E c Conduction band energy.
E v Valence band energy.
E F Fermi level.

10.1 Band Diagrams

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10.2 Heterojunctions and the Anderson Model

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10.3 Band Bending at p-n Junctions

Band diagrams for isolated p- and n-type semiconductors are shown in Fig. 10.1below.
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Figure 10.1: Band diagrams of isolated n-GaAs and p-Ge.
When brought into contact without application of an external bias field, thermal equilibrium requires that the Fermi levels equilibrate, i.e.
E F,n = E F,p (10.1)
This results in a bending of the conduction and valence bands as shown in Fig. 10.2. With the Fermi levels equilibrated, the following expression is true considering the path A-B in Fig. 10.2:
image: 98_home_ken_Mydocs_MSEcore_351-2_figures_figure3edit1.svg
Figure 10.2: Band diagram of a n-GaAs/p-Ge heterojunction.
E F,n - E F,p =0=( χ GaAs + δ GaAs +q V D,n +q V D,p ) -( χ Ge + E g,Ge - δ Ge ) (10.2)
Rearranging Eqn. 10.2, q( V D,n + V D,p ) = ( χ Ge - δ Ge + E g,Ge ) p - ( χ GaAs + δ GaAs ) n (10.3)
Substituting in known values,
q( V D,n + V D,p ) =( 4.13-0.1+0.7 ) -( 4.07+0.1 ) (10.4) = 0.56 eV < E g,Ge
V D,n V D,p = N A ε Ge N D ε GaAs (10.5)

10.3.1 Calculate the Conduction Band Discontinuity

Let the Fermi level be zero on the energy scale.
δ GaAs +q V D,n =( E g,Ge - δ Ge ) -q V D,p + Δ E c
Δ E c = δ GaAs +q V D,n -( E g,Ge - δ Ge ) +q V D,p
On substituting in Eqn. 10.3, we get
Δ E c = χ Ge - χ GaAs =+0.6
The positive value for Δ E c indicates a spike in the conduction band.

10.3.2 Calculate the Valence Band Discontinuity

The valence band discontinuity Δ E v is calculated in a similar manner. In this case, a negative value for Δ E v indicates a spike in the valence band. Δ E v is calculated as follows:
Δ E v = Δ E g - Δ χ
Δ E v =( E g,GaAs - E g,Ge ) -( χ Ge - χ GaAs )
Substituting in known values,
Δ E v =( 1.45-0.7 ) -( 4.13-4.07 )
Δ E v =+0.69
Since Δ E v is positive, there is no spike in the valence band.

10.3.3 Example: p-GaAs/n-Ge

The isolated band diagrams for p-GaAs and n-Ge are shown in Figs. a and b. Here, we calculate the conduction and valence band discontinuities using the approaches outlined in Sections 10.3.1 and 10.3.2. For the conduction band discontinuity,
image: 99_home_ken_Mydocs_MSEcore_351-2_figures_figure4edit1.svg
Sub-Figure a:
image: 100_home_ken_Mydocs_MSEcore_351-2_figures_figure5edit1.svg
Figure 10.3: Isolated band diagrams of (a) p-GaAs and (b) n-Ge.
q( V D,n + V D,p ) = ( χ GaAs + E g,GaAs - δ GaAs ) p - ( χ Ge + δ Ge ) n
=( 4.07+1.45-0.1 ) -( 4.13+0.1 )
=1.19< E g,GaAs
For calculating the valence band discontinuity,
Δ E v =( E g,Ge - E g,GaAs ) -( χ GaAs - χ Ge )
Δ E v =-0.69 spike (10.6)
The resulting band diagram is shown in Fig. 10.4.
image: 101_home_ken_Mydocs_MSEcore_351-2_figures_figure6edit1.svg
Figure 10.4: Band diagram of a p-GaAs/n-Ge heterojunction as predicted using the approach in Section10.3.3. Note that there is a spike in the valence band which impedes the conduction of holes.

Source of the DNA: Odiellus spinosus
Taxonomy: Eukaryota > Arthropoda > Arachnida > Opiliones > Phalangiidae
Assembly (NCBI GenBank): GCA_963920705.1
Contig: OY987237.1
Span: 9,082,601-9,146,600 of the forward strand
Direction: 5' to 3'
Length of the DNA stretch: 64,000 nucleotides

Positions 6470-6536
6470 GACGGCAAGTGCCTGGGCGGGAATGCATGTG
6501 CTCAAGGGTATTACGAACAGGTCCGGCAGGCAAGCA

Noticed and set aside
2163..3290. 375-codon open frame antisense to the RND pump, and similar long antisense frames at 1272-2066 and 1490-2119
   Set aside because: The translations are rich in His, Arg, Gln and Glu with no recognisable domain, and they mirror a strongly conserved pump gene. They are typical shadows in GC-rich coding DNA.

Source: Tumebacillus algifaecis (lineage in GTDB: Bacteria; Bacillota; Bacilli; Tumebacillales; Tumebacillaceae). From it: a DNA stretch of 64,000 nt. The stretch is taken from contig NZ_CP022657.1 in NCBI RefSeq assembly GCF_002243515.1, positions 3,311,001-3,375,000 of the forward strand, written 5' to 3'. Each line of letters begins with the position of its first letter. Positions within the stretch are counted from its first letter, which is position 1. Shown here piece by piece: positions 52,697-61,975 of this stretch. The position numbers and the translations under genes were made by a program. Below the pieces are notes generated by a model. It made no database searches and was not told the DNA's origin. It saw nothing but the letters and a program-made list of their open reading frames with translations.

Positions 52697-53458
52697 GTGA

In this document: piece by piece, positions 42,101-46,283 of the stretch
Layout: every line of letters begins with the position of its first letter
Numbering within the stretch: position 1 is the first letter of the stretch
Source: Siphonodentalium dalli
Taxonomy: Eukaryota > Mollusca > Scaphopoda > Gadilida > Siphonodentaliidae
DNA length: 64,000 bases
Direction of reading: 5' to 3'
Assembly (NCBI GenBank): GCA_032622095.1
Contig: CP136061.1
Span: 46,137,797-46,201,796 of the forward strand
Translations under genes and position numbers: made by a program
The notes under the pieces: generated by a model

Dielectric Materials

Parallel Plate Capacitance
C = ε A d d distance between plates A plate area

image: 102_home_ken_Mydocs_MSEcore_351-2_figures_figure117edit1.svg

11.1 Macroscopic Dielectric Theory

D= ε E [ C/m 2 ]
D Electric flux density ε Dielectric constant E Electric field
ε r Relative dielectric constant ( unitless ) ε 0 Permittivity of free space [ F/m ]
Q= ε 0 V d [ C ] with
V Voltage [ V ] d Distance [ m ]
Q'= ε 0 ε r V d and C=Q'/V
P D- ε 0 E P ( ε r ε 0 - ε 0 ) E = ε 0 ( ε r -1 ) χ E P ε 0 χ E

11.2 Relation of ε to the Microscopic Structure

image: 103_home_ken_Mydocs_MSEcore_351-2_figures_figure118edit1.svg
image: 104_home_ken_Mydocs_MSEcore_351-2_figures_figure119edit1.svg

11.2.1 Relation of Macroscopic to Microscopic

P= N m μ
E ' Local electric field α Polarizability of species ( atoms, molecules )
image: 105_home_ken_Mydocs_MSEcore_351-2_figures_figure120edit1.svg

11.3 Contributions to the Polarizability

  1. Electronic: Deformation of the electronic cloud (orbitals) due to optical fields.
  2. Molecular: Bonds between atoms can stretch, bend, and rotate
  3. Orientational: Polymers, liquids, and gases can be reoriented in an applied electric field. Example: poled polymers, useful for electro-optic devices.

11.4 Polarization in Solids

E=- μ E cos θ
θ Angle between  μ  and  E
image: 106_home_ken_Mydocs_MSEcore_351-2_figures_figure121edit1.svg

11.5 Calculation of the Average Dipole Moment

μ = weighted average energy for each orientation total energy for all orientations
of dipoles with energy  E=2 π A sin θ d θ exp ( -E/kT )
A= Constant including radius
of dipoles with energy  E=2 π A sin θ d θ exp ( μ E cos θ kT )
0 π A exp ( μ E cos θ kT ) 2 π sin θ θ
0 π A exp ( μ E cos θ kT ) ( μ cos θ ) 2 π sin θ θ
μ = 0 π A exp ( μ E cos θ kT ) ( μ cos θ ) 2 π sin θ θ 0 π A exp ( μ E cos θ kT ) 2 π sin θ θ
μ μ =L( a ) = coth a- 1 a
with  a= μ E kT
μ μ = a 3 for small a
μ = μ 2 E 3kT or  μ μ = μ E 3kT

11.6 Polarizability of Solids

P= N m μ
P= N m μ 2 E 3kT
image: 107_home_ken_Mydocs_MSEcore_351-2_figures_figure123.svg

11.7 Dielectric Constant for a Solid

image: 108_home_ken_Mydocs_MSEcore_351-2_figures_figure124.svg